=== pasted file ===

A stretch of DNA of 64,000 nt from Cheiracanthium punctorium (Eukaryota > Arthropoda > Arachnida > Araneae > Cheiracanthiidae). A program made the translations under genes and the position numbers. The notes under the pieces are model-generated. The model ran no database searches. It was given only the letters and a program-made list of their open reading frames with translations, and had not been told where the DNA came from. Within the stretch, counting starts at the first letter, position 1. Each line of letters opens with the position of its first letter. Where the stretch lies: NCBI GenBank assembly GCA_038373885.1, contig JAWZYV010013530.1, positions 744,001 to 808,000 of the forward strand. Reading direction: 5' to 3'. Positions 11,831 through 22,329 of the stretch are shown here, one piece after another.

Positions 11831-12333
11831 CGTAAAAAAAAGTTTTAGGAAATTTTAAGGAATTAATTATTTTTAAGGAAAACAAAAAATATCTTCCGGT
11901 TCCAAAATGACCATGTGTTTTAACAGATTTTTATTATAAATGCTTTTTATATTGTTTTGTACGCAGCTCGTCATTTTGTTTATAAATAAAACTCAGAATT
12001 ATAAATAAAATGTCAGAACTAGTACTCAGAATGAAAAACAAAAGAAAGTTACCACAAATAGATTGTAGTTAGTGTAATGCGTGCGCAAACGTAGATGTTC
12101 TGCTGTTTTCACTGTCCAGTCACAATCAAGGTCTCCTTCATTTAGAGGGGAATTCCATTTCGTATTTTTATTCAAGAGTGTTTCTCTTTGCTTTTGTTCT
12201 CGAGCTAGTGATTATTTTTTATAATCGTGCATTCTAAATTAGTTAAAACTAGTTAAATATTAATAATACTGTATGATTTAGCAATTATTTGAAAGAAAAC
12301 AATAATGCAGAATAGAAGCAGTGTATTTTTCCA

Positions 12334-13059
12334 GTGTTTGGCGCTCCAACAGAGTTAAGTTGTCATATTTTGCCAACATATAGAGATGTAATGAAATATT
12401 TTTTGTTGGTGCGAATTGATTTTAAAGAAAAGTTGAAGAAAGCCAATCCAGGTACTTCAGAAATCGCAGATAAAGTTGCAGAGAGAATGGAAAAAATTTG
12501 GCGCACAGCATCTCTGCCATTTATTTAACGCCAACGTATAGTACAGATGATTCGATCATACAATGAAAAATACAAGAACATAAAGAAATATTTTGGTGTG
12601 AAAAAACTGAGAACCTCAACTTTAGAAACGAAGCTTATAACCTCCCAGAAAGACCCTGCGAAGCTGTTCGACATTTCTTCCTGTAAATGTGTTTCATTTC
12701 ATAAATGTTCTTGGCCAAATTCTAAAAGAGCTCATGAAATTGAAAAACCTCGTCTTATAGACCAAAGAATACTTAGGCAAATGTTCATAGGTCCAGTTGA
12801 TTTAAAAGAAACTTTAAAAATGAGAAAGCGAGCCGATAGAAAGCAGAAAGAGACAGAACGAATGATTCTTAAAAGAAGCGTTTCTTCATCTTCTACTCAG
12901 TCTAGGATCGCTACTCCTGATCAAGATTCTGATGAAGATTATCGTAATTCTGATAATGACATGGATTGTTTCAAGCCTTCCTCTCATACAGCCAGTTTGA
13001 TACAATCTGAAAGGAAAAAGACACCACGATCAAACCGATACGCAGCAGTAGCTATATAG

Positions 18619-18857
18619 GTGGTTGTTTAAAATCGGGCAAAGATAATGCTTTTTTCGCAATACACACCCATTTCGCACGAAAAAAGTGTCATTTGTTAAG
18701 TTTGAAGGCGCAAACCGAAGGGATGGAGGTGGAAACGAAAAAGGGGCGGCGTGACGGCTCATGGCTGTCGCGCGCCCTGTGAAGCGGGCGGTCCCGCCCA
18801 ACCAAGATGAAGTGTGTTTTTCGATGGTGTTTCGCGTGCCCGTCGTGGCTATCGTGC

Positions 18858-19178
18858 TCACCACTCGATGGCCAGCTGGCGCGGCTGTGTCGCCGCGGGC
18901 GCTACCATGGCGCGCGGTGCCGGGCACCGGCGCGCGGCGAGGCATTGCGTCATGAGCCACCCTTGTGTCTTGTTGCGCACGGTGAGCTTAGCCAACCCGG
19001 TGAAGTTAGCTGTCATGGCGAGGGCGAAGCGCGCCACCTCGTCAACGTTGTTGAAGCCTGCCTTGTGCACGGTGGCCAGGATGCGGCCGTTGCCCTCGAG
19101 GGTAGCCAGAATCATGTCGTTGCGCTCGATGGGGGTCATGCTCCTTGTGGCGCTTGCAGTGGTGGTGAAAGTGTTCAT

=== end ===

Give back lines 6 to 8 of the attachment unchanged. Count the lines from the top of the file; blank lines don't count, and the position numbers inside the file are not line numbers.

12101 TGCTGTTTTCACTGTCCAGTCACAATCAAGGTCTCCTTCATTTAGAGGGGAATTCCATTTCGTATTTTTATTCAAGAGTGTTTCTCTTTGCTTTTGTTCT
12201 CGAGCTAGTGATTATTTTTTATAATCGTGCATTCTAAATTAGTTAAAACTAGTTAAATATTAATAATACTGTATGATTTAGCAATTATTTGAAAGAAAAC
12301 AATAATGCAGAATAGAAGCAGTGTATTTTTCCA